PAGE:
The crimes mentioned in the foregoing section are now public offenses and are prosecuted in  the same manner as are all other public offenses,  except  prosecutions for the crimes of adulterio and estupro; and for the crime of injuria, when this, latter crime is not committed against public officials or employees, can only be instituted upon the complaint of the aggrieved person,  or the parents, grandparents, or guardian of such person.  No such provision was made with reference to rapto, violacion, and, calumnia. These were made public offenses  without any restrictions  as to the manner in which they should be instituted.  Calumny is now a public crime and can be prosecuted upon the complaint of the provincial fiscal, while injuria can only be prosecuted upon the complaint of the offended party, when such offended party is not a public official or employee.  It was the  intention  of  the legislative body that  these two  crimes be treated  in this manner and the will of the Legislature, as clearly expressed in the above section, is now the law of the land.

The next question to be determined is whether or not the crime which the defendants accused the  offended party of having committed is "grave" or "less grave."

Articles 6, 25, 452,  and 454 of the Penal Code are as follows:
"Art.  6. Crimes are considered  'grave' which  the  law punishes by  penalties  which in any  of  their degrees are corporal.

"Crimes  are considered 'less grave' which the law represses  by  penalties which  in  their maximum degree are correccional."

"Art. 25. The penalties which may be imposed according to this code, and their  different classes, are those included in the following general scale:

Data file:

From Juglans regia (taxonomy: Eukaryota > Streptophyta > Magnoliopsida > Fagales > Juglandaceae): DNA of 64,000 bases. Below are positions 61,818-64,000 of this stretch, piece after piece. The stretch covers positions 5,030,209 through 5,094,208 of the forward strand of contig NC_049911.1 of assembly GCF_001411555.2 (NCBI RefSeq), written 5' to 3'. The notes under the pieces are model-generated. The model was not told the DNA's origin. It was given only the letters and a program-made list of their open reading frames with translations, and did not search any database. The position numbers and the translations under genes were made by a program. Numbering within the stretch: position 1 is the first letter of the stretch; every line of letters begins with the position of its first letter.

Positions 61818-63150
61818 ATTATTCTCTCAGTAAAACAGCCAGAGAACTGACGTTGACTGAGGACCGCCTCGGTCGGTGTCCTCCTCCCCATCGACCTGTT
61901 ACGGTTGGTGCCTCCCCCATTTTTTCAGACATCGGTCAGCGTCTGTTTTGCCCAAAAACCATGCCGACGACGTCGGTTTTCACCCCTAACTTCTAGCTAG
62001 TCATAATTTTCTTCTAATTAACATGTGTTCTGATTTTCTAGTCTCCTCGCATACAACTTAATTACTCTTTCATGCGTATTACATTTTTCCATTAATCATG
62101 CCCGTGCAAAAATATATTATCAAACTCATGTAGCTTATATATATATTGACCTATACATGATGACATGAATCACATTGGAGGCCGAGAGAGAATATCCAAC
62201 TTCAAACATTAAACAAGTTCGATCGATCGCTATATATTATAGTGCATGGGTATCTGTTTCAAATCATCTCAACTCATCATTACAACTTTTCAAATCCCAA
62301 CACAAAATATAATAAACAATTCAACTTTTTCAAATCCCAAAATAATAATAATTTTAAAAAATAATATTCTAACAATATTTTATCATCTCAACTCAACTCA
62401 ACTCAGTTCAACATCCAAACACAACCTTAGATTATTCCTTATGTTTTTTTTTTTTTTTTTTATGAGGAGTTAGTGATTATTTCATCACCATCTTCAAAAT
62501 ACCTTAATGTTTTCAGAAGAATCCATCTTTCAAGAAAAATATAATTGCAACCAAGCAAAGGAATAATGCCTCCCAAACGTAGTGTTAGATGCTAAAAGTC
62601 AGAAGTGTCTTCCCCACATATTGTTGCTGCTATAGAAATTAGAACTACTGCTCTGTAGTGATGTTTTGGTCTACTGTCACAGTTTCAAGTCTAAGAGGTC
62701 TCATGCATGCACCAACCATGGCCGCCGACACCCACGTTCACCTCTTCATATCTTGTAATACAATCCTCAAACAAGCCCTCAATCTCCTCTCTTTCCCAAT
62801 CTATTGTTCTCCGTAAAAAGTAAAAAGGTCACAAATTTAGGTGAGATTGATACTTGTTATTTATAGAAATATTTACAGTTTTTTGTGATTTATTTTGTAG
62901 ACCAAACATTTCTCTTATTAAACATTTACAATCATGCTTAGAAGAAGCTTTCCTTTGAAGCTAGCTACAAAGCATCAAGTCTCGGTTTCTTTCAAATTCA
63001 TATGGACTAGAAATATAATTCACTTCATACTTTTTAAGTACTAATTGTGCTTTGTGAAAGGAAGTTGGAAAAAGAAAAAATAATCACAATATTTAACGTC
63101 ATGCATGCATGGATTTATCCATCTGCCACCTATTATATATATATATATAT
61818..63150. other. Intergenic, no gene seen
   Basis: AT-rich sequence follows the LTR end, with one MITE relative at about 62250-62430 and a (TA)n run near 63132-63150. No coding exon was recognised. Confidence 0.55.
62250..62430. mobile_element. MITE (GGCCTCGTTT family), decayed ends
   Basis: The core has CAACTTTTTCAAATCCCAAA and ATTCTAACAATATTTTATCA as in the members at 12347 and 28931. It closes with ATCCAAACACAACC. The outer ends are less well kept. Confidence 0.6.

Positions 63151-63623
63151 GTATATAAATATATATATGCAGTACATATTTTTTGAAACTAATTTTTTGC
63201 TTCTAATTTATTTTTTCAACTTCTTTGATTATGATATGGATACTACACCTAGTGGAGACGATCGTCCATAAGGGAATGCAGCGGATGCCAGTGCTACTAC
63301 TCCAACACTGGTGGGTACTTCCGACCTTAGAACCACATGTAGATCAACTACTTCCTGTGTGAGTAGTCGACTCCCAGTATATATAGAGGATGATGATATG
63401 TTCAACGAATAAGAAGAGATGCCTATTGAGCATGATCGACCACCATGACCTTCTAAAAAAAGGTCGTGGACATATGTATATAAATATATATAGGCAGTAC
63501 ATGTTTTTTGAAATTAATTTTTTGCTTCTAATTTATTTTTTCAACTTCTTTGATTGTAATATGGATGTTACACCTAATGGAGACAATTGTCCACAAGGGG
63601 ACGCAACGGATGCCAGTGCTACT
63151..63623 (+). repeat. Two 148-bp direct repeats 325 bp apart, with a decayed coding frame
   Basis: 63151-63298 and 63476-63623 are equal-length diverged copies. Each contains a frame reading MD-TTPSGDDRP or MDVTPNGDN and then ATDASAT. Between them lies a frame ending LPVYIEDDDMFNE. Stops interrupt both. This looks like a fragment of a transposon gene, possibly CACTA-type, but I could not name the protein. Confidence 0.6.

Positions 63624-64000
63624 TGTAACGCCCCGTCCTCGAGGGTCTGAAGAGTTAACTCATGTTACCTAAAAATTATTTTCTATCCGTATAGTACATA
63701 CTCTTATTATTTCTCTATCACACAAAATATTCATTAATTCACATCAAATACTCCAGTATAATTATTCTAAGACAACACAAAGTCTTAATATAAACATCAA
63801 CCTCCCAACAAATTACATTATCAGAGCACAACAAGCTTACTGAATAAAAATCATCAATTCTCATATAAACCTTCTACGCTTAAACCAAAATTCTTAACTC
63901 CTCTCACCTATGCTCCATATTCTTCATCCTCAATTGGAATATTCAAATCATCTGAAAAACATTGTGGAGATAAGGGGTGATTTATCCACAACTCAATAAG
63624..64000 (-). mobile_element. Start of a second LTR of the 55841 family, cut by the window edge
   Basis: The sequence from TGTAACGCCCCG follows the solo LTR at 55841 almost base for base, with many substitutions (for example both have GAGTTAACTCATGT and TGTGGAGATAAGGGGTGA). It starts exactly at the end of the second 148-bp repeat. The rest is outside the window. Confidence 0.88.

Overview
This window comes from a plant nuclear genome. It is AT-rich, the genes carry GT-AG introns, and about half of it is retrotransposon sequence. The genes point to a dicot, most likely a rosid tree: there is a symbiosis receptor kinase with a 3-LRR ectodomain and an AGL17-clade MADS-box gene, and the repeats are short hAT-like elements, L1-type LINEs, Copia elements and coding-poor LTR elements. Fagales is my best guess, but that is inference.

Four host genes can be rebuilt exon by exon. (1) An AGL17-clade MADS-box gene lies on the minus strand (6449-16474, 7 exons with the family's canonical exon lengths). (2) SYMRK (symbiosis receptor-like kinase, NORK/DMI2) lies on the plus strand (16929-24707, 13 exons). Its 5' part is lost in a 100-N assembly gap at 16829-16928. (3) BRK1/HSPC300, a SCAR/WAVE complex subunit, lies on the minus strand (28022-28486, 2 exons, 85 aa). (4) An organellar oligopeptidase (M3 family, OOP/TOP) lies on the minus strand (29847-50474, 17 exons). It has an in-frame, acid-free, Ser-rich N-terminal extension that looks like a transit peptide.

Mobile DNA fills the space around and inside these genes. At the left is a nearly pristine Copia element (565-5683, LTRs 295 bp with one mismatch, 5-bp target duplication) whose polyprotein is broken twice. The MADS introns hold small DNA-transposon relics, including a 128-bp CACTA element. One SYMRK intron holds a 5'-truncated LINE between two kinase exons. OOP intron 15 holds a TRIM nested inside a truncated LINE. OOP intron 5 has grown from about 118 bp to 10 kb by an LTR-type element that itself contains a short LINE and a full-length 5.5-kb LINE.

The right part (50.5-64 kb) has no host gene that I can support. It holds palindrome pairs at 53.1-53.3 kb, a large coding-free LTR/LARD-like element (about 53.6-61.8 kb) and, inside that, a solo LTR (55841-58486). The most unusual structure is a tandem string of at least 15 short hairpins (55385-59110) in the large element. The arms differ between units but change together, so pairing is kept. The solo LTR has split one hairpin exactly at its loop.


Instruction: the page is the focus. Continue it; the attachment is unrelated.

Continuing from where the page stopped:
"Corporal penalties. - Death; cadena perpetua; reclusion perpetua; relegacion perpetua; perpetual  expulsion; cadena temporal; reclusion  temporal; relegacton temporal; temporary explusion; presidio mayor; prision mayor; confinamiento;  *  *   *

"Correctional penalties. - Presidio correccional;  prision correccional;  *  *  *  arresto mayor."

"Art. 452. Calumny is the false imputation of a crime of those subject to prosecution at the instance of the Government (de oficio)."

"Art.  454. When the calumny is not made public and put into writing it shall be punished:

"1. With the penalties of arresto mayor in its maximum degree and a fine of from 625 to 6,250 pesetas if a grave crime be charged.

"2. With that  of arresto mayor in its  minimum degree and a fine of from 325 to 3,250 pesetas if a less grave crime be charged."
It is alleged in the complaint that the defendants did maliciously and falsely, with a view to dishonoring or holding up to contempt, Trinidad B. Cruz, charge her with the crime of robbery.  According to articles 6 and 25, above quoted, robbery,  as alleged  in the complaint, is a "grave" crime.

While  it is alleged in the complaint that the accused charged the offended party with the crime of robbery, the proofs do not support  this allegation.   According to the testimony of the offended party  herself, the  defendants charged  her  with having taken the ring.  They did not charge her with having taken the ring by employing force. The defendants in their testimony state that on examining their trunk they found that  the ring was missing.   This testimony is  uncontradicted and shows that no force was used in obtaining possession of the ring.   From the  whole history of the case it clearly  appears that the defendants did knowingly and  maliciously charge the  offended  party with having stolen the ring, and not with  having obtained it  by force.  So  the  real crime  imputed  to the offended party was that of larceny and not robbery.  The value of the ring  is not known, but under the provisions of articles 517 and  518  of the Penal Code the highest penalty  which can be imposed for the crime of larceny is correccional. The crime  imputed to the offended party  being less grave, under the provisions of the Code above quoted, the penalty set out in paragraph 2 of said article 454 must be applied.

The judgment appealed from  is, therefore, reversed and each of the defendants is hereby sentenced to one month and one day arresto mayor, to pay a fine of 325 pesetas, to suffer the corresponding subsidiary imprisonment in case of insolvency, and to each pay  one-half  of the costs.  So ordered.

Arellano, C. J., Mapa, Carson, and Moreland, JJ., concur.

tags